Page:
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Social integration support of IDP’s in Ukraine

The annexation of Crimea and the armed conflict in the Luhansk and Donetsk Oblasts led to mass movements of Ukrainians. In their new places of residence, the internally displaced persons are now struggling with many social and economic problems. They need access to information and local services. The case management approach is needed, to individually assess the needs and refer to the competent service providers, followed by monitoring of the response.

The efforts of public and social organisations continue to be primarily focused on satisfying the basic needs, i.e. providing financial support, ensuring humanitarian aid and shelter, while the psychological problems and emotional difficulties remain unsolved. There is a lack of comprehensive aid for internally displaced persons, oriented at long-term support. Ukraine does not have adequate funds to pay for specialists to work with displaced persons. The number of specialists is declining, which has an adverse effect on the quality and accessibility of services.

Social integration support of IDP’s in Ukraine

The project was implemented from 1 January to 31 December 2016. Activities were carried out in the following localities in eastern Ukraine: Dnipro, Kamianske, Kryvyi Rih, Zaporizhia and Melitopol. The project implemented by Caritas Polska and the local partner was Caritas Ukraine.

The project focused on the most vulnerable group in the Ukrainian society, i.e. internally displaced persons. The aim of activities was to reduce anxiety and stress among children and adults, to positively influence their wellbeing, to integrate them with the local community and satisfy their basic psychological needs. In addition, the project offered a holistic approach to the problems and needs of internally displaced persons, through the implementation of an integrated case-management method.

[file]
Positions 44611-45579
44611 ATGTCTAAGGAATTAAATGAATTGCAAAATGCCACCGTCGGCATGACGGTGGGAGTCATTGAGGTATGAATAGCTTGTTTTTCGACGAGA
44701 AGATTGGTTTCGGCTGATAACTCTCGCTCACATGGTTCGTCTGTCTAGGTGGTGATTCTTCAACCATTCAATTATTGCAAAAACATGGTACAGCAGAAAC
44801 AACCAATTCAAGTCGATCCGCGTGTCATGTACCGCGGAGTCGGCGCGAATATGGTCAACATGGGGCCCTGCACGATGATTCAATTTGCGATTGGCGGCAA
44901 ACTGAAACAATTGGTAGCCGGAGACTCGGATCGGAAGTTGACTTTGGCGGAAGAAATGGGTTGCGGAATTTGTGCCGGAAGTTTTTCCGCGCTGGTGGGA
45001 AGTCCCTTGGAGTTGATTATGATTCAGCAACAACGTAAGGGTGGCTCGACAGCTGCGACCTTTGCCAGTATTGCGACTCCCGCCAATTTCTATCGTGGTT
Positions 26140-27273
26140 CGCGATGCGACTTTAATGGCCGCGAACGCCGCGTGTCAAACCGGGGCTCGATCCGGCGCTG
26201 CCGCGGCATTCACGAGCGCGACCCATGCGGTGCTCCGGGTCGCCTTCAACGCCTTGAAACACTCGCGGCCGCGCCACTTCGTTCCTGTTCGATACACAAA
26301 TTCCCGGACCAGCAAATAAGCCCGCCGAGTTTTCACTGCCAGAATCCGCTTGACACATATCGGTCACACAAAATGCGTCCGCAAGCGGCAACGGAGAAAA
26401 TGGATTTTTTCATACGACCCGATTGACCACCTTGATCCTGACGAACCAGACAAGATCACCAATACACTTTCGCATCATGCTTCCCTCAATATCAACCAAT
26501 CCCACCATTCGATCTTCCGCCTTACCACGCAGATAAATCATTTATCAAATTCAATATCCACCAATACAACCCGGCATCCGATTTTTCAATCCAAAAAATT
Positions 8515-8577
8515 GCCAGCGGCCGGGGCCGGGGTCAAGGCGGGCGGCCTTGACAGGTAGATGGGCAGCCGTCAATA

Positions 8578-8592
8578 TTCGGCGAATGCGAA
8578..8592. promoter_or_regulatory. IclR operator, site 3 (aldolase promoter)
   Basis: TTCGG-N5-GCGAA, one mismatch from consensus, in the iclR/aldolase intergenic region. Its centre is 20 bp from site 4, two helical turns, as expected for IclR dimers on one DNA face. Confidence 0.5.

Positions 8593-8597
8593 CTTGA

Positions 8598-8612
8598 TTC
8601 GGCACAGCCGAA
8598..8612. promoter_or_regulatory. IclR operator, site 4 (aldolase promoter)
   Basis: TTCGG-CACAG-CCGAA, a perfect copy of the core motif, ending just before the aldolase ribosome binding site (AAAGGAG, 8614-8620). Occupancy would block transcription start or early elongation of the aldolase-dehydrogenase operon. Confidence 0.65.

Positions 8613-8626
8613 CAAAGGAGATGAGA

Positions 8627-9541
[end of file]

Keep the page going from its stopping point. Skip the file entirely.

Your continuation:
The project consisted of three activities:

Activity 1 consisted of the establishment of support centres for children and families as well as providing psychological help. In each centre, the psychosocial services included individual consultations, group sessions for adults and children, a telephone helpline, supervision for staff (animators, social workers) and a psychologist. The animators conducted recreational and development activities for children, with educational, sports, art and cultural activities, group sessions for adults on matters concerning the family and children, and in addition supported groups working to strengthen family ties.

Activity 2 involved social support for adults, including elderly people, and integration measures to overcome barriers between the displaced persons and the host community. There were integration activities, seminars, discussions, forums and open events focusing on maintaining respect through tolerance and acceptance. All activities were conducted by qualified psychologists and social workers. There were also two volunteers from Poland who for one and a half months helped in integration activities, registration of beneficiaries and in monitoring the provided aid. They also took part in the development and implementation of new forms of aid.